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The Major Chiang Mai Temples (Wats)

  • Chiang Mai City was constructed originally by the Tai Yuan (Khon Muang People) led by King Mangrai in 1296. The temples in the region prior to this where Mon Buddhist and not Tai Buddhist. The difference between the Mon style and the Tai style is explained here.
  • The key dates of the construction of the Chiang Mai temples are listed in the North Thailand History Chronology.
  • To plan a tour visit to Chiang Mai temples we have divided temple sites within the original city walls (and moat) and those to the immediate north, west, south and east and within a 10 kilometer radius. There are at least 12 major Temples to visit.
  • Chiang Mai City is in the center of the Ping Valley in the Chiang Mai Province so trips to the North and South of the Ping Valley should not be ignored. Temples in Lampang, Lamphun and Chiang Rai are highly recommended tourist sites.



Viharn Lai Kham at Wat Phra Singh


  • Chiang Mai Temple (Wat) art and architecture follows themes for each ethnic group or empire, these are of the Mon people and the Haripunjaya Empire (8th to 13th centuries) of the Tai Yuan (Khon Muang) Lan Na art style in Upper North (13th to 19th centuries) and the Burmese and Shan. The differences in this art and architecture are illustrated in images of Buddha, bas-reliefs, Wat and Stupa construction. In all cases these were influenced by the prevailing Indian concepts, cosmology and mythology.
  • Later, for 218 years (mid 16th century to mid 18th century) Lan Na was occupied by the Kingdom of Pegu from Burma (now Myanmar) during which period all art works and building design were influenced by their views.
  • In the 19th century the Shan people (Tai Yai) arrived from Burma bringing with them their northern Burmese Shan styles of art and architecture.
  • These various styles are demonstrated in terracotta and bronze figures (particularly Buddhist themes), temple and Stupa design, woodcarvings, stucco, gilt and lacquer.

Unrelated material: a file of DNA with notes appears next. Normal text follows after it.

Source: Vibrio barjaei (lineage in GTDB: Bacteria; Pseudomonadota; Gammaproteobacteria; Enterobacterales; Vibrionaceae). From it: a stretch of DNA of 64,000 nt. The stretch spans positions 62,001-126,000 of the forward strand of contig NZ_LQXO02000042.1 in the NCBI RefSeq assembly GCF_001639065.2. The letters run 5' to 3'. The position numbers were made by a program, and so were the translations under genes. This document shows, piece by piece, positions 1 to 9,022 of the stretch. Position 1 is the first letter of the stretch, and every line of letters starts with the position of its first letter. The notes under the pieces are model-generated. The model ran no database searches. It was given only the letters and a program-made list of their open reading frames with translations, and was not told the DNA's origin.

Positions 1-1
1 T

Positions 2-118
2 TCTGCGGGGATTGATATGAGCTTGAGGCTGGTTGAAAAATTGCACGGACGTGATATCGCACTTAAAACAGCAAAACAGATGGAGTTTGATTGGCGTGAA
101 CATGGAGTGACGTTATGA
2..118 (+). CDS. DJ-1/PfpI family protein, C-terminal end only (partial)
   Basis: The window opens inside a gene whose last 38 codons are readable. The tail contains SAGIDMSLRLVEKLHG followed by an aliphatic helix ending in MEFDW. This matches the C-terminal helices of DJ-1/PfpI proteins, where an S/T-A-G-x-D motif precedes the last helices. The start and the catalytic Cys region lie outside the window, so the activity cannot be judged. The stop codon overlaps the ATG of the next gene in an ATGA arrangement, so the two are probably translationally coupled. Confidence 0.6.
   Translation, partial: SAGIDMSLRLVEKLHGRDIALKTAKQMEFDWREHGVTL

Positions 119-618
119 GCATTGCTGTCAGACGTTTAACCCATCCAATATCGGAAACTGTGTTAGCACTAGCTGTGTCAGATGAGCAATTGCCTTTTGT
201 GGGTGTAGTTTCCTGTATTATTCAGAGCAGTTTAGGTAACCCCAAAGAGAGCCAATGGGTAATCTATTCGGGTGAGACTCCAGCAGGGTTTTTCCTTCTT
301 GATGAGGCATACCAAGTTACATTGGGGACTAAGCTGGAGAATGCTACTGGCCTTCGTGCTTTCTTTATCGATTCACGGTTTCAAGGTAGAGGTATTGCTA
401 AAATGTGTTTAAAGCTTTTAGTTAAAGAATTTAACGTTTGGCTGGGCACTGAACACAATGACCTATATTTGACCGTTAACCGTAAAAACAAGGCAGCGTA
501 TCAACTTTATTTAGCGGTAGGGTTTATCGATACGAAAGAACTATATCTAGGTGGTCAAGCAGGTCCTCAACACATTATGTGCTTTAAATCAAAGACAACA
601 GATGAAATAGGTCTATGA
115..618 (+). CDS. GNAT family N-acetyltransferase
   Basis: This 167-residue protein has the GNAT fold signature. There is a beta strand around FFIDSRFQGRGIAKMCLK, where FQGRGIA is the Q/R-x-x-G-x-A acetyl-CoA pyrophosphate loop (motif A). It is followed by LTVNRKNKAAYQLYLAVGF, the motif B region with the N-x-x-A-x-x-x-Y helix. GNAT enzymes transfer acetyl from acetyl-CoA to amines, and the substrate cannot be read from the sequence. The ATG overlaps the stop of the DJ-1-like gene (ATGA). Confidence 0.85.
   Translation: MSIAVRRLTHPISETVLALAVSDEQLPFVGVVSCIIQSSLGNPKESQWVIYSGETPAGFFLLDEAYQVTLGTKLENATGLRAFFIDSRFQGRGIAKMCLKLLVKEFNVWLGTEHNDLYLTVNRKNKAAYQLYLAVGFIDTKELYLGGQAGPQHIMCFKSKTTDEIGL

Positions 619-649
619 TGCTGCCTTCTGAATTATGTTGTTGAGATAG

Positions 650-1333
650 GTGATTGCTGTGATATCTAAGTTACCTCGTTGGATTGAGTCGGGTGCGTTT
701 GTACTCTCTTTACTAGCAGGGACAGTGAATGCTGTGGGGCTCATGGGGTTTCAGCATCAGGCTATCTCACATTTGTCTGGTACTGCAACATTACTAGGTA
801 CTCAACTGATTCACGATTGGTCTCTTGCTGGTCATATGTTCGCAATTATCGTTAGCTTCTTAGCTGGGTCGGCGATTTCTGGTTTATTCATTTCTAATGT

The art objects in Buddhist Temples in Chiang Mai which reflect universal beliefs or mythological symbols.

The Mythical Lions guarding the entrance to the Temples or on the corners of the Chedi.
  • There were no lions in Asia except in Asia minor (now extinct) and west India. However in Thailand and Cambodia these lions are mythical solar lions. They stand guard together with the lunar mythical animal, the Naga. Their presence has a deeper meaning.
  • Motives and statues complimented the architectural homage and in doing so, all had meaning. Vishnu is an Indian God, which first appeared in the ancient Vedas, the 4 books sacred to Hinduism. Vishnu took 3 steps to encompass the earth, air and heavens. These steps symbolise the sun's point of rising, its zenith and its point of setting. Vishnu has a mount, a Garuda, a rapacious looking bird, which resembles an eagle. Vishnu is also connected to the constellation Aquila, the Eagle. This constellation goes back to the days of ancient Mesopotamia and the Great Spirit Alala, in the form of an eagle. These cultures worshiped the Sun and the eagle.
  • These cultures had a belief in the eye of the Sun during the day and the eye of the constellation at night. Vishnu manifested this in the solar system of the zodiac signs as the constellation Leo and was also manifested in the lunar system under the constellation as Aquila. Vishnu is one god, the ultimate creator of time who is manifested in both the lunar and solar constellation systems, whether seen as Aquila or as Leo the lion.
  • This solar guardian is inseparable from the lunar guardian, the Naga.
  • In Lan Na the Singh is distinctive with a Burmese flair. The artisitc design can be compared to the Lion Guardians of Khmer style found in Northeast Thailand such as at Phimai and at Angkor in Cambodia. The guardian Lions in Bangkok, such as at Wat Phra Kaeow are Khmer in design.

The Naga stairways leading to the Viharn.
  • Just as the Lion and the Constellation Leo signify the Sun and the day, the Naga represents the night, the Luna world.